The great disparity: US economy booms amid political chaos

The US economy continues to excel, sure there are plenty of clouds on the horizon, but for me, the great puzzle is how the US economy can boom like it is, while Washington remains in such chaos.

Article updated: 9 November 2018 9:00am Author: Michael Baxter

The US midterms provided no surprises, they pretty much went as opinion polls projected. You can look at it in one of two ways:

  • Trump has pulled off another miracle, with Republicans holding the US Senate, against the run of history, when midterms usually work against the President.
  • Trump has suffered an extraordinary disaster, Republicans have lost control of the House of Representatives, despite the booming economy. If Trump can’t win when the economy is booming, what will happen if the economy slows?

US economy

The latest purchasing managers (PMIs) from ISM, tracking the US economy in October, point to a mild slow down, but only from a very rapid pace. The PMI tracking US manufacturing fell from 59.8, an exceptionally high level, to 57.7, which is still pretty good. The PMI tracking non manufacturing fell from 61.6 — an extraordinarily high reading — to 60.3, merely exceptionally high. Based on the past relationship between the PMIs and the US economy, annualised GDP should be growing at around five per cent. To put that in context, in the latest quarter, Eurozone quarterly growth was 0.2 per cent.

The US economy is the star of the developed world.

Disconnect

Everywhere, I read that the Trump-voting US public say they don’t especially like the man, but they are fed up and want to see change.

To be clear, the current US boom is a logical extension of the recovery that began under Obama. Indeed, during the last 18 months of the Obama presidency, this column frequently predicted a US boom.

Yet, it seems to me that US politics is in chaos. The division in US society so great; with the two sides seemingly drawing ever further apart, I would not be surprised to see the US split apart within 20 years, after a rekindling of the kind of divisions we saw pre the US Civil War — I know that sounds extreme, but really, US unity seems to be in the process of being torn asunder. Such political animosity has to be very dangerous.

Yet the economy booms and the markets do okay — anyone would think that there is no link.

Midterms

Capital Economics reckons the result of the US midterms will be pretty neutral. Andrew Hunter, US Economist, at Capital Economics said: “Overall, the midterms are unlikely to have a significant bearing on the economy. But they probably raise the risk that political uncertainty once again becomes the dominant theme over the next couple of years.”

His view is that we may see legislative gridlock, just like we did under Obama, but then that didn’t do the economy much harm. Trump’s protectionist agenda won’t be curtailed, further tax cuts are unlikely, but Congress and the President may agree on some kind of fiscal stimulus in the form of infrastructure spending.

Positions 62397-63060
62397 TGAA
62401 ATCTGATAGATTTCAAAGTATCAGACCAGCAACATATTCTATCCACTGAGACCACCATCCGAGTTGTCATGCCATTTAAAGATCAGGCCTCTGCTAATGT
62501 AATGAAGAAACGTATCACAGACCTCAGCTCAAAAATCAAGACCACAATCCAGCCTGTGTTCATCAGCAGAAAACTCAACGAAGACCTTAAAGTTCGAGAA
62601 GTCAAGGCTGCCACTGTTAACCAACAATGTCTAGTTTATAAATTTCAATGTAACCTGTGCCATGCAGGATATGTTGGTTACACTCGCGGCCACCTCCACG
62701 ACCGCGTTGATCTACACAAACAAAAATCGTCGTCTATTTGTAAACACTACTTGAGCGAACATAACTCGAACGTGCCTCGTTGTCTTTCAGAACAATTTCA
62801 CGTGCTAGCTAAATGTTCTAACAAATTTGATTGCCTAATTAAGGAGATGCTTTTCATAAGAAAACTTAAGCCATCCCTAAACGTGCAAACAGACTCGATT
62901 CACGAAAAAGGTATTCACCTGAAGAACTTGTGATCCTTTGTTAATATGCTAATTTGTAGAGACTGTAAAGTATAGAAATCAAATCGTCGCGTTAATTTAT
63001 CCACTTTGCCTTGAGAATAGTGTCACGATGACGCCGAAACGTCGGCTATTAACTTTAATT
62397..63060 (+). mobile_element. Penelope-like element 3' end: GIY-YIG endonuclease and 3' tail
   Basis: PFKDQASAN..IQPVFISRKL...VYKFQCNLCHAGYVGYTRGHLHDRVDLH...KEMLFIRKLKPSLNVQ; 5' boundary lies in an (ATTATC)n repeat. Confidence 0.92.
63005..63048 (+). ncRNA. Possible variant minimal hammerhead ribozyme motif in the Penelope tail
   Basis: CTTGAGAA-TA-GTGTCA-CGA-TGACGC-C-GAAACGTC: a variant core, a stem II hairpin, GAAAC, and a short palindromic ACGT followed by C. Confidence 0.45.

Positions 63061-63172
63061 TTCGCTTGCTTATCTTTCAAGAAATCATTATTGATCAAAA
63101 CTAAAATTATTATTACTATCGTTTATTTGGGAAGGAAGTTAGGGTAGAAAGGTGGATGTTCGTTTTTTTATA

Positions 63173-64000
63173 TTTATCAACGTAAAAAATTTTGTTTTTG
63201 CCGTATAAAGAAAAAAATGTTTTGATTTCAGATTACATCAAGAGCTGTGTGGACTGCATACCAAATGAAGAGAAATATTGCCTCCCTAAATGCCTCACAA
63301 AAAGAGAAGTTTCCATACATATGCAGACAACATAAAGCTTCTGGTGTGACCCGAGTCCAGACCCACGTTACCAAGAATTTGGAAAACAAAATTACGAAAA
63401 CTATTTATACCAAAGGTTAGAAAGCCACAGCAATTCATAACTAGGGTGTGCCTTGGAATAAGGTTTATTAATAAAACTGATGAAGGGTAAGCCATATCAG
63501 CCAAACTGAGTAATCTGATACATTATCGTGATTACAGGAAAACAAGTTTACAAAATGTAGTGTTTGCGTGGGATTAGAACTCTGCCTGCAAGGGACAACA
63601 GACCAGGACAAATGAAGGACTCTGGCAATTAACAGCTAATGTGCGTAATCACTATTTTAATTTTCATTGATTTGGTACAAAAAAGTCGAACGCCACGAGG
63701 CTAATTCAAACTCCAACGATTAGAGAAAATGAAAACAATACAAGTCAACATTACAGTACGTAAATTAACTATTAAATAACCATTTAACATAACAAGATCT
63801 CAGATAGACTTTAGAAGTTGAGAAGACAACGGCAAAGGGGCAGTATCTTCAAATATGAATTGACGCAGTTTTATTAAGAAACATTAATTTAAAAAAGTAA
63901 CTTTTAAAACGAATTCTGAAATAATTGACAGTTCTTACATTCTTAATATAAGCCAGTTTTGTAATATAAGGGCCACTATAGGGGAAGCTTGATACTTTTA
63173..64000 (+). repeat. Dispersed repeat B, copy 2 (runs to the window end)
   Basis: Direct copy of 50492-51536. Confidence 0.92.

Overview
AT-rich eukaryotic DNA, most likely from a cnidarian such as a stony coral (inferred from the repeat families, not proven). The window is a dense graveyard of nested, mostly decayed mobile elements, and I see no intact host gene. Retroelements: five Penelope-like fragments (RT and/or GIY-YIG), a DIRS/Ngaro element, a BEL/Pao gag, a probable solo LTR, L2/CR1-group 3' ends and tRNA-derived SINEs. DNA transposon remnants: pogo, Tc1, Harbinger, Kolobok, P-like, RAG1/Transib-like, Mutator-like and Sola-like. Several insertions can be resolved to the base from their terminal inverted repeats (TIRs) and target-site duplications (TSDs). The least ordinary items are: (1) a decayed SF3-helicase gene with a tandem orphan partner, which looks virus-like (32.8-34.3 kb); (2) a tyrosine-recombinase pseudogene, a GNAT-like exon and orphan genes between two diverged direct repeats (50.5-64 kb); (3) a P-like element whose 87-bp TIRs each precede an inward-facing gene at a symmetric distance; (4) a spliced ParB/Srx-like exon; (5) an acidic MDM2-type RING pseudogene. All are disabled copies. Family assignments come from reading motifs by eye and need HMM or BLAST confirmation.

Underlying danger

But my sense of déjà vu is still working overtime. Stimulating an economy like Trump has been doing when it is already close to full employment is very dangerous.

The US fiscal deficit is surging at a time when it should be falling — everything is back to front, the time to borrow is when things are tough, if you increase borrowing during the good times what chance do you have when the things are bad?

The US Federal Reserve is suggesting that US interest rates will get close to 3.5 per cent in 2020. By historical standards that is not high, but I am not sure that, with debts so high, the global economy can afford rates that high.

By contrast, Capital Economics is forecasting a sharp slowdown in the US economy in 2020, and that the Fed will cut rates, after peaking at three per cent next year, back down to two per cent in 2020.

If the US economy does slow, I guess Trump will blame Democrats using their House of Representatives majority to block his agenda. The result of the 2020 election will depend on who the electorate believes.

Best hope

The best hope for the US, UK and Eurozone economies lies with the possibility that technologies such as AI and the Internet of Things will boost productivity, without leading to rising unemployment, such that voters forget about their angst, and fears over immigration, and the Deep South and Rust Belt forgets about its hatred of California and New York, and things are all happy again.

You might think that is a naive hope, if you are right, then I have little hope left for economic and even political stability.


These views are those of the author alone and do not necessarily reflect the view of The Share Centre, its officers and employees

Michael Baxter portrait photo
Michael Baxter

Economics Commentator

Michael is an economics, investment and technology writer, known for his entertaining style. He has previously been a full-time investor, founder of a technology company which was floated on the NASDAQ, and a director of a PR company specialising in IT.

See what else we have to say